‘One algorithm had to cope with pairs of romantically attached doctors who wanted two job offers in the same city’
When it comes to finding the perfect match, nobody wants to be left on the shelf but the Arunta — a polygamous aboriginal tribe from the area around Alice Springs — used to take things to extremes. As described by anthropologists in the 1920s, the father of a newborn Arunta boy would get together with the father of a newborn girl to arrange a future marriage. The betrothal was not between the two babies, of course — that would be leaving things far too late. Instead, the engagement was between the baby boy and the first daughter that the baby girl had when she became a mother herself.
This astonishing process is called “market unravelling”, and it is not limited to the Arunta. As described in Alvin Roth’s new book, Who Gets What — and Why, hospitals make early offers to untried junior doctors. Law firms make early offers to law student freshers. Oxford and Cambridge make offers many months before the students in question sit their exams.
This is not a sensible situation because if everybody could agree to wait, then more information would emerge, allowing more compatible matches. Yet there is an incentive to break ranks and make early “exploding” offers. If those time-limited offers are any good, then students will often accept them rather than take the risk of waiting. The logic of the situation pulls these early offers ever earlier, sometimes absurdly so. Everybody loses but no individual can change things.
One response is to agree a rule banning early offers. That is what the US National Association for Law Placement did in the 1980s: it ruled that any job offer made to a first-semester law student had to remain open until the end of that semester. It wasn’t long before the lawyers had found the loophole: mediocre offers paired with massive time-limited signing bonuses.
Another possibility is to use a central clearing house. That is what the Boston school system did. Parents listed at least three schools in order of preference, and the clearing house put every child into their first choice school where possible. Any schools with spare places would then admit students who’d listed the school as second choice, then third choice, and so on. Four out of five students got their first choice, yet parents hated the system. Why?
The problem was that parents had just one shot at a good school. Popular schools filled instantly, making second choices almost irrelevant. Parents who didn’t understand the game might apply for several popular schools and get nothing. Those who understood the problem found themselves second-guessing the clearing house, using their precious first choice on a compromise school rather than the high-risk approach of saying what they truly wanted. The system produced cynical, alienated parents.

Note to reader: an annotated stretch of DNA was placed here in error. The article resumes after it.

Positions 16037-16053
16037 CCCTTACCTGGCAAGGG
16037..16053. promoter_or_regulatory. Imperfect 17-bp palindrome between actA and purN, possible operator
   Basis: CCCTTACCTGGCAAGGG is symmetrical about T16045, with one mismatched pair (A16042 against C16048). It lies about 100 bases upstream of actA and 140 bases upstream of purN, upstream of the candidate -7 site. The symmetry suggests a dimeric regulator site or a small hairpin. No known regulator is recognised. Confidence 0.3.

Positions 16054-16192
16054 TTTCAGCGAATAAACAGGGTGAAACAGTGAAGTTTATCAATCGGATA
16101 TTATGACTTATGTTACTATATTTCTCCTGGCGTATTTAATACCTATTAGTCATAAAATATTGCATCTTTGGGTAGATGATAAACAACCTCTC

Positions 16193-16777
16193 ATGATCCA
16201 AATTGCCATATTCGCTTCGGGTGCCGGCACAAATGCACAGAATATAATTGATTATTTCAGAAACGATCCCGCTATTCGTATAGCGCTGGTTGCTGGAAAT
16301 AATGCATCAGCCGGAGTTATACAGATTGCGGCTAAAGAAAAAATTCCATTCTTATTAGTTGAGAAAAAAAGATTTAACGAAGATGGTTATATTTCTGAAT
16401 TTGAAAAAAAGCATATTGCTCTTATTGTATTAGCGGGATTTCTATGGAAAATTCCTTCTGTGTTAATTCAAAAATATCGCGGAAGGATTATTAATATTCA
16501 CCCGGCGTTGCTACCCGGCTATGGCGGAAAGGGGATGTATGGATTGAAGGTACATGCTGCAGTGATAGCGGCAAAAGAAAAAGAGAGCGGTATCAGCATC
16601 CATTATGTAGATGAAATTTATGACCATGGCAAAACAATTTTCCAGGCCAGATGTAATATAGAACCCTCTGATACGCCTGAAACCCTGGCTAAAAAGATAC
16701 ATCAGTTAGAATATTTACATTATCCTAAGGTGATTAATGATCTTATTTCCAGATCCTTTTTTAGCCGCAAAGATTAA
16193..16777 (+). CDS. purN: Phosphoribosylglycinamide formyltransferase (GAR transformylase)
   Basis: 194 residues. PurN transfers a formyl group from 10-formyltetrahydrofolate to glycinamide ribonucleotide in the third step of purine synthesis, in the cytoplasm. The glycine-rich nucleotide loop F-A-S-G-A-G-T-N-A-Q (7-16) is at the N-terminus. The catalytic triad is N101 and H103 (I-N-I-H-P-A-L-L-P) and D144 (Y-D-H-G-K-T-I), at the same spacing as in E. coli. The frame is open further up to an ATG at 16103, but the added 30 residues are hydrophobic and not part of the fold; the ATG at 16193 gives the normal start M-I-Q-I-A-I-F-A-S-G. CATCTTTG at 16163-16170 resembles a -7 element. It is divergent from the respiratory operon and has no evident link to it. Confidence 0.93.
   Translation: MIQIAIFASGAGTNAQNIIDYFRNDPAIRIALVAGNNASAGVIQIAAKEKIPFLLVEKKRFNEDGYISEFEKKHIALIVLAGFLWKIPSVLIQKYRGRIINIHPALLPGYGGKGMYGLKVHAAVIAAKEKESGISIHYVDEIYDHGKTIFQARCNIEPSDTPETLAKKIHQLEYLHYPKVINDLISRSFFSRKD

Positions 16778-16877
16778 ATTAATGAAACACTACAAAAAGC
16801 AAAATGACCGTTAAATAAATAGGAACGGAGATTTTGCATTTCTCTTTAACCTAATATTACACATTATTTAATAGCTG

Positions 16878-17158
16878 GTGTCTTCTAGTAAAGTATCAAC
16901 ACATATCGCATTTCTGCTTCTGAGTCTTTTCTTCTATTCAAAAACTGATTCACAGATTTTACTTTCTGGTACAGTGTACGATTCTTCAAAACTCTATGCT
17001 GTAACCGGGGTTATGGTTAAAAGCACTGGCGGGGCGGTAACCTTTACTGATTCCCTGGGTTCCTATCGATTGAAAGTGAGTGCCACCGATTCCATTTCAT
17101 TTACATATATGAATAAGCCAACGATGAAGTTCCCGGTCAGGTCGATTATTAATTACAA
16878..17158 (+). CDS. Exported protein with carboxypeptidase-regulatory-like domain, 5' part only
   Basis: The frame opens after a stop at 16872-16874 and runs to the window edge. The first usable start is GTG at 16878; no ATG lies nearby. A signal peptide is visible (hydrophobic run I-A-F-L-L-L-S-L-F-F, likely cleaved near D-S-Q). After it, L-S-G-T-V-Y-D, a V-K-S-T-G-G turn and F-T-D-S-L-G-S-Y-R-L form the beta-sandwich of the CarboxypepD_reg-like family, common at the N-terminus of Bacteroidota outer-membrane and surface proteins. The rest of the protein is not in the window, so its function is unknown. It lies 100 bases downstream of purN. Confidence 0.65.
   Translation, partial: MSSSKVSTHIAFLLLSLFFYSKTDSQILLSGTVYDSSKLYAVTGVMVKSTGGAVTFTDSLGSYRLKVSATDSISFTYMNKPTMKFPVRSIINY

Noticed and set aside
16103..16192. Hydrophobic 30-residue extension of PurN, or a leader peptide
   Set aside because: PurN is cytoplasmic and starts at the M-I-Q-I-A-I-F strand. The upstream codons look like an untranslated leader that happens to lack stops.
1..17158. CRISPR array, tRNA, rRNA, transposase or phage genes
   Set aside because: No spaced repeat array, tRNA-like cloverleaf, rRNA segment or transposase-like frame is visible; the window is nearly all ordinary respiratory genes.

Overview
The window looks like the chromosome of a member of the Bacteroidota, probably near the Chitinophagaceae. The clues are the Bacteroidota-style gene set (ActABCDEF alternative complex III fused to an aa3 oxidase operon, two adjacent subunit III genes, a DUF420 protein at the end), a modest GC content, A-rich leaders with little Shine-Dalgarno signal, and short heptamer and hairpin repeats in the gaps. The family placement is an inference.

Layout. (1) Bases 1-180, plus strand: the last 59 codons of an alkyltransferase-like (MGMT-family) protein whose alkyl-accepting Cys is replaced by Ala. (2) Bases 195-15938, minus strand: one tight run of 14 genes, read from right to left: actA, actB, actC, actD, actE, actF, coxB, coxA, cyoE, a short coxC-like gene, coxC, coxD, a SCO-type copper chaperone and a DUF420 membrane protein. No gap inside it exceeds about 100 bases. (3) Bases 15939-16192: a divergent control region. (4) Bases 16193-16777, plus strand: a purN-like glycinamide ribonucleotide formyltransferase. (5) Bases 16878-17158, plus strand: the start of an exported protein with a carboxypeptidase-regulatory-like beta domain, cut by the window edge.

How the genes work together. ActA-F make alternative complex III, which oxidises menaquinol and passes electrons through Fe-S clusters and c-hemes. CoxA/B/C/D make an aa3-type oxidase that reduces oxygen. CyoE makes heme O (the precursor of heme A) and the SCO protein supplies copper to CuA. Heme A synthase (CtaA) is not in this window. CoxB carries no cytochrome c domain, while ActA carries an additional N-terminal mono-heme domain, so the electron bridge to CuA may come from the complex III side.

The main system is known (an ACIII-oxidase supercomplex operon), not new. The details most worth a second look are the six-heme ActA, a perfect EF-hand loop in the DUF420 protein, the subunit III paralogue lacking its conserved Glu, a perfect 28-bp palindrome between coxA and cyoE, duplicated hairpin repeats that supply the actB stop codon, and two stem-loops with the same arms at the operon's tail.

The problem is easier to describe than to solve. But there is a way to fix unravelling markets: call Alvin Roth. An engineer by training — albeit one with a Nobel Memorial Prize in economics — Roth designs markets with an engineer’s practical mentality. With his colleagues, Roth has designed stable clearing houses for doctors, fixed the school application systems in Boston and in New York City, and even created kidney donation networks.
At the heart of many well-functioning clearing houses is something called the deferred acceptance algorithm. The algorithm begins with the following input: each student submits a list of their preferred schools, from first choice to last, and each school submits a ranked list of their preferred students. Armed with these rankings, a computer can swiftly handle the rest. First, each school provisionally fills its places with the top students on its list; then each student provisionally accepts the best offer she has received and rejects the others; each school then extends further offers to fill the spaces that these rejections opened up. The process continues (inside the computer) with each student keeping only the best offer received so far, and with each school working down the list of students and making fresh offers as the rejections come in.
There are two important features of the deferred acceptance algorithm. The first is that people can safely tell the truth about their favourite schools — there is no disadvantage to aiming high. The second is that the algorithm’s allocation is stable. There will never be a pair of school and student who wish they were matched to each other but whom the algorithm sent elsewhere. This matters because if such pairs exist, they have an incentive to strike side deals, undermining the whole system.
The deferred acceptance algorithm is just the start of a successful market design, because details matter. In New York City, there are different application procedures for certain specialised schools. When assigning hospital residencies, the US National Resident Matching Program needed to cope with pairs of romantically attached doctors who wanted two job offers in the same city. These complexities sometimes mean there is no perfect matching algorithm, and the challenge is to find a system that is good enough to work.
Economists such as Alvin Roth are like engineers or doctors. They cannot settle for understanding a system in theory; they must solve practical problems too. It’s a hopeful direction for economics — and an essential one, if economists aren’t to be left on the shelf themselves.
Also published at ft.com.